Smartphone Tricks for the Modern Traveler

It’s very common for us to get really excited at the prospect of traveling and seeing the world. Taking selfies in beautiful backgrounds, taking pictures of exotic foods--the technology is there to enhance the traveling experience. But before you go on your jet-setting way, we’d like you to read this guide to making the most of that smartphone you carry around.

Change the background of your lock screen to your important information and details

Most modern smartphones have IP67 or IP68 certifications attached to them. The IP in this particular case refers to the International Protection certification, which is a standard by the International Electrotechnical Commission (IEC). The first digit after the IP refers to a device’s resistance to dust or dirt. The 6 in particular means “No ingress of dust; complete protection against contact”, determined after an 8-hour test. The iPhone 7 is an example of a phone with this sort of resistance, although it is against dust.

Now, the second digit is what defines the device’s water resistance. A 7 means that “ingress of water in harmful quantity shall not be possible when the enclosure is immersed in water under defined conditions of pressure and time”. The IEC defines an acceptably safe level of submersion as around one meter deep. This protection can’t last forever though, as the 7 rating guarantees up to 30 minutes worth of protection. As far as we could find out, the Samsung Galaxy S8 had an 8 certification, meaning it could last 30 minutes at a depth of 1.5 meters.



Plastic bags are your friend

If you don’t have an expensive case to protect against dirt and the elements, try to get a resealable bag to put your phone in. It costs practically nothing, and it’s still possible to use your phone with it enclosed.


Extra Extra Extra

Always bring an extra charger and/or battery with you on your journey. It becomes significantly harder to make the most of your phone during travel if you don’t have battery power. This is especially true if it’s a long journey and you have to listen to music, consult your maps, or other information on your phone constantly.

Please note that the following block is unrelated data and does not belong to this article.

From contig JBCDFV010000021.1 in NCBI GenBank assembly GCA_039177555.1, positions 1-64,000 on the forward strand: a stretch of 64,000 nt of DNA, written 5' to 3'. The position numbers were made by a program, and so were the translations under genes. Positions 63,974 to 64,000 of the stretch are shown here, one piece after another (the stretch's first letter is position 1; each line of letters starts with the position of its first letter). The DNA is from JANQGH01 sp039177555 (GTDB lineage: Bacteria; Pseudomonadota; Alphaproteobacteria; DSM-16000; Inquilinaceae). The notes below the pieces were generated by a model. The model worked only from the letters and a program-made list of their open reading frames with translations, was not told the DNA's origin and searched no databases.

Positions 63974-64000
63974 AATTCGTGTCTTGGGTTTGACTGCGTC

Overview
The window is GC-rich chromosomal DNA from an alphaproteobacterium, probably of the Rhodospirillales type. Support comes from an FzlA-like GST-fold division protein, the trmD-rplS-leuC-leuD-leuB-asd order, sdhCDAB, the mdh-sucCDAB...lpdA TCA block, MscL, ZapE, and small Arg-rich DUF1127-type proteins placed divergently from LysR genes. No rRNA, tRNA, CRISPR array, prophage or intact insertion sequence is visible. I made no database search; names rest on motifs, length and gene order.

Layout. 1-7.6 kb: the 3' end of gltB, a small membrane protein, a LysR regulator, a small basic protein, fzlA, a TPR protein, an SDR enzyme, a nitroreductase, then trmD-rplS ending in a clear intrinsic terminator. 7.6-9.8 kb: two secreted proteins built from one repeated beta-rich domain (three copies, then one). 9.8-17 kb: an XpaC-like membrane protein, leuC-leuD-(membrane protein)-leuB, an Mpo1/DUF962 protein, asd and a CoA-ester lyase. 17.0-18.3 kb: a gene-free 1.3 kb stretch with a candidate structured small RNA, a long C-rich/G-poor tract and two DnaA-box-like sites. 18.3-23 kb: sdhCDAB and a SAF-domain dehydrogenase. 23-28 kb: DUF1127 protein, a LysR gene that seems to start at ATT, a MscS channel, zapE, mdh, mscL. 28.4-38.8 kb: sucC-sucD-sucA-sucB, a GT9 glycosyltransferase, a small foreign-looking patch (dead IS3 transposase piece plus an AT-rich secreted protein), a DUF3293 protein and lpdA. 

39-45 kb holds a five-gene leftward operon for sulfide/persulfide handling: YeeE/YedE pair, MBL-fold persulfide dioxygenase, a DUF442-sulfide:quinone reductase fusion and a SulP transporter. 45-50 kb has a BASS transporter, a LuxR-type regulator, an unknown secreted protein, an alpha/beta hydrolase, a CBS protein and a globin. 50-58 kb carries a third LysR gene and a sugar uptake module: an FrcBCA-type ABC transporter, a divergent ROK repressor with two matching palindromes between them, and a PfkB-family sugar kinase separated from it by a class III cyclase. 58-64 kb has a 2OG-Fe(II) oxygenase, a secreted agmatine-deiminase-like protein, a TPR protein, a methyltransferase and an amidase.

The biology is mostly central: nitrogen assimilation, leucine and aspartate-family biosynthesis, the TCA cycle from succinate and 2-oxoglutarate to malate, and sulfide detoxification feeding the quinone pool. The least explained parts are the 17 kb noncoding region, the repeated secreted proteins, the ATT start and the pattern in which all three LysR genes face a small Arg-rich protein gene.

Swiss Army Phone

There are an incredible range of apps you can install to your phone to make it your travel buddy. Check out some of the must-have apps for your travels:

  • There’s the Find-Your-Friends app, which lets you locate people you choose who have the same app and are connected. This is incredibly useful if your group is split up or is traversing a dense or unfamiliar place.
  • For overcoming the pesky language barrier for signs and such, try the Google Translate App (Android), and Yandex (for Apple gadgets). Yandex in particular can save the most popular languages and save them offline, meaning you’ll have an easier time in Mandarin or Nihonggo-speaking places even without a data connection.
  • For outdoor trekkers, Google’s Weather app is a nifty program that can provide you with information on the conditions for your nature’s journey. Be able to plan around rainfall, snow, or even hail. Umbrella not included.
  • Tripit is your all-around itinerary planner. You can put in travel times, destinations, important notes, total expenses, and stuff you never even knew you needed- all in one handy application.

Data Issues



Data and internet connections are a huge deal if you want to stay connected to the world while on your travels. Here are a couple of tips to keep costs low, and your security high.

  • TURN OFF ROAMING. Service providers charge A LOT for roaming services. There are many messaging apps with video call which serve the same purpose.
  • Use a Virtual Private Network (VPN) when dealing with free WiFi. This adds an extra layer of security to your information if you’re not sure about the safety of the Wifi network you’re on.
  • Steer clear of public WiFi with no passwords. In some cities, this is used as a honeypot to lure in potential marks for credit card fraud or phishing (information stealing). Would want to get your credit card maxed out and find out only when buying your plane ticket back home, right?

There you have it, a bunch of simple and easy to remember tips to make the most out of your smartphone during travel. We would have added photography apps, but we think it’s important to enjoy the journey and not the photos!